Keeping Cool: the Dometic CFX 35W

Keeping Cool: the Dometic CFX 35W

When I first began driving a car places to ride my bicycle, that is, loading up my bike, clothing, helmet, usually my shoes, having a great ride and then returning to my car. So long as I didn’t forget my shoes (or helmet—actually, there was one time I forgot my jersey), I would have a great time. It took a few years before I realized that I was doing myself a disservice by showing up unprepared. Actually, it took years before I even realized I was unprepared. It took years before I realized that one could pack a host of items that would make my return to my car pleasant. This, despite my history as a Boy Scout, despite, “Be prepared.” I just hadn’t figured out what preparation was. Taking the gear you needed to ride wasn’t preparation.

My idea of preparation grew to include a change of clothes, a Sport Kilt for discreet changing, a floor pump, some basic tools, a bottle with a recovery drink, some food, even baby wipes to actually clean up. A thermos with a hot drink for cold days, a mat to stand on while I change, I keep refining, even now.

It was a coffee-hot soda sitting in my bag last summer that made me think that there had to be something better than either cold packs or filling an ice chest with ice. Ice isn’t expensive, is it? But I hate having to drive to the store the night before an event to buy ice. It takes time away from the family which isn’t good if I’m about to be away all day.

But how about something I load out of the garage just before I grab my gear bag and bike? Now you’re talking.

Based on recent my recent camping and evacuation experiences (I can recommend the former, the latter not so much), the Dometic CFX 35W can hold enough food to get two people through about three days, two if you include kids.

According to Dometic’s marketing copy the CFX 35W can cool to a positively arctic -7 degrees Fahrenheit (-22C). That’s cold enough to freeze a can of soda in less than a half hour. I can’t report that I actually set the unit that cold; to do so seemed more of a stunt than a use.

The CFX 35W comes with two power cables, one so that you can plug it into a car lighter and one for a standard 120V wall outlet. I tend to use the cable for the wall outlet when cooling the unit prior to use and if I arrive somewhere, like a motel room, where I can plug it back in to stay cool. In car camping, I’ve found myself turning on the car every few hours to keep the contents frozen.

Normally, if a piece of gear has a highfalutin feature, I’m all over it. The CFX 35W has its own smartphone app. The app uses a wifi connection to allow you to check and control the unit’s temperature. Call me a Doubting Thomas; if I’m concerned about the temperature of the contents and I’m close enough for the app to work, then I’m inclined to just go and check the unit and stick my hand in. The more I use it, the less need I have to double check. However, the USB outlet is pretty great for charging phones.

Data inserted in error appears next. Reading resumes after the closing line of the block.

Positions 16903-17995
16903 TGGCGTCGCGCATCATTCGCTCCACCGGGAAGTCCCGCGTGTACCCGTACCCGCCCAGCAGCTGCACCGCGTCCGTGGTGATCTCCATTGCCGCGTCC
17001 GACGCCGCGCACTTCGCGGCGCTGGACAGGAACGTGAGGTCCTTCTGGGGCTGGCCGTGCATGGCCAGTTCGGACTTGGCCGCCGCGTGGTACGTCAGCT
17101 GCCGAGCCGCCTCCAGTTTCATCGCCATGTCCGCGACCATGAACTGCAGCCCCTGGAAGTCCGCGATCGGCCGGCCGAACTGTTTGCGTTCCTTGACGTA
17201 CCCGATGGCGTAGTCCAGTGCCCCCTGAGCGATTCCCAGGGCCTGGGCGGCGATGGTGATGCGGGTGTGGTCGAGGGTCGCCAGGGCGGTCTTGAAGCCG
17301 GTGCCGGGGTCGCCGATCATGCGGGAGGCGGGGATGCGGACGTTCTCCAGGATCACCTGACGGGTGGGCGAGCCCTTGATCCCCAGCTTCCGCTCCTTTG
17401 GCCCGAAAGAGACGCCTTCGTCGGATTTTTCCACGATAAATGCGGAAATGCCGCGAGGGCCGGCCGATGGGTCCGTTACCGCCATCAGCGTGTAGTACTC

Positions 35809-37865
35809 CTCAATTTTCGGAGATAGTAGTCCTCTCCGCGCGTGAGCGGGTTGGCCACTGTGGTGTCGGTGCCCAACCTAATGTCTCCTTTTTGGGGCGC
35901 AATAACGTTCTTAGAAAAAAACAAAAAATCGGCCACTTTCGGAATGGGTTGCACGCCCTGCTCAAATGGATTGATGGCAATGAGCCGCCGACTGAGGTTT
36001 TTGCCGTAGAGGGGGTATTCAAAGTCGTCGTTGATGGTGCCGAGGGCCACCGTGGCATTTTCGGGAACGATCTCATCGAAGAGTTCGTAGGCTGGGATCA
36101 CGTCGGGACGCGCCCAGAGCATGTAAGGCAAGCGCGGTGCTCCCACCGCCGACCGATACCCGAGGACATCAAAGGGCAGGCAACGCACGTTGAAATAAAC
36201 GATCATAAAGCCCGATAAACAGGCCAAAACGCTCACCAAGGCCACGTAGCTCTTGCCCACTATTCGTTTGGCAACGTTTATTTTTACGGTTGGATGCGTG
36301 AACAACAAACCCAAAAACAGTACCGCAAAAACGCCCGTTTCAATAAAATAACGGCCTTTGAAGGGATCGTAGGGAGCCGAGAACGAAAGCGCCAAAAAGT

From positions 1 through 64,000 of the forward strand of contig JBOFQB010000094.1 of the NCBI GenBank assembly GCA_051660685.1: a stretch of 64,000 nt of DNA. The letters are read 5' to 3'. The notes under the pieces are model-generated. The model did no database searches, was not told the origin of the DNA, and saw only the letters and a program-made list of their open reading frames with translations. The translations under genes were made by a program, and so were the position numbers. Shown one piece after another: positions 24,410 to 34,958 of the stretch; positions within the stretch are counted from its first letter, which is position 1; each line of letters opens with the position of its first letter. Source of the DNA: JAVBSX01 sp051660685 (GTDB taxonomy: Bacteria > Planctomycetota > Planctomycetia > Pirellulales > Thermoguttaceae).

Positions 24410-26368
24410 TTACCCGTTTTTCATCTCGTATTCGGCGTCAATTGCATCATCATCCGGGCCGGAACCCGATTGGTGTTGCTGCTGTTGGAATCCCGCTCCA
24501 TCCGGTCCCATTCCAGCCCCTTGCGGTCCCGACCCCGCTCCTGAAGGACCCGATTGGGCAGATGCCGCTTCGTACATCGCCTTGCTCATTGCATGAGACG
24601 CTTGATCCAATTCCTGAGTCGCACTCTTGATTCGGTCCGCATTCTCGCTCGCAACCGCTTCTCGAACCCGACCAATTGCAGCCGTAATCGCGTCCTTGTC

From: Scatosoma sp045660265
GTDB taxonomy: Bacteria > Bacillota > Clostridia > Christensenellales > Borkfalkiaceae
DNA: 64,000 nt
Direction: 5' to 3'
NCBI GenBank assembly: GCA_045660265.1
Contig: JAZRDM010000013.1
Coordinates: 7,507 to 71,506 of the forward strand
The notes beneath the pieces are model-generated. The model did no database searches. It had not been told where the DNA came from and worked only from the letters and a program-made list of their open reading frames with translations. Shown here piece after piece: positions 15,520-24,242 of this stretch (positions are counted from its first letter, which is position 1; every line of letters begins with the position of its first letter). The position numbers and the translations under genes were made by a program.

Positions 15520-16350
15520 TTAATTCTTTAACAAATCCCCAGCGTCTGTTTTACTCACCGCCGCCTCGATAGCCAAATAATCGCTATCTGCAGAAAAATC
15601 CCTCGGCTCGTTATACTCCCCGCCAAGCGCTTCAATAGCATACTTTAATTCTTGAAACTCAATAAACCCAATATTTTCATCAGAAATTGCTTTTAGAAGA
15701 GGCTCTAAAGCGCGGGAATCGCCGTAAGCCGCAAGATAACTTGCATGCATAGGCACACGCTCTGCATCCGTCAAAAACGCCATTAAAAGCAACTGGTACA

That the refrigerator has a light means that I can read labels without the need for a flashlight and the basket gives me the opportunity to load and unload without individual trips from my fridge to the Dometic, back and forth.

At $599, this is a significant investment in recreation, but I’ve used it three times this fall and I’ll be using it again over the holidays. It’s now an automatic part of my event checklist, meaning I’ll pack it for most Bike Monkey events and all of the Grasshoppers next season. One of my favorite features of the Dometic is that it is far more space-efficient than my ice chest. I can pack 50 percent more food into the same amount of space, and because I drive a wagon, space is always at a premium.

Final thought: It will hold two growlers of Pliny the Elder.


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  1. Tominalbany

    I still remember finding Pliny on tap at a bar in Philadelphia. Well, I sorta remember….

    Padraig, When you’re not trying to freeze the crap out of stuff, how long will it’s charge last when you’re just trying to keep your stuff cool enough to preserve without freezing?

    1. Author

      There isn’t a battery that it operates off. It is either on or off. When I have stuff I don’t want to freeze in there, I’ll chill it to 33 and the contents, once chilled to that temperature, will stay cool for a three to five hours; it really depends on how much you have in there. More contents means it stays cold longer, right?

  2. DavidB

    My ancient Vanagon has a spare battery just to operate mine. In 90 degree weather it will keep things at 40F for about four days before needing to start the car to charge the dedicated battery, and it has a protection circuit to avoid hurting the battery. (unless you are transporting transplant organs and override the safeguard)

    Note that these are real compressor type refrigerators. Not the Peltier effect toys.

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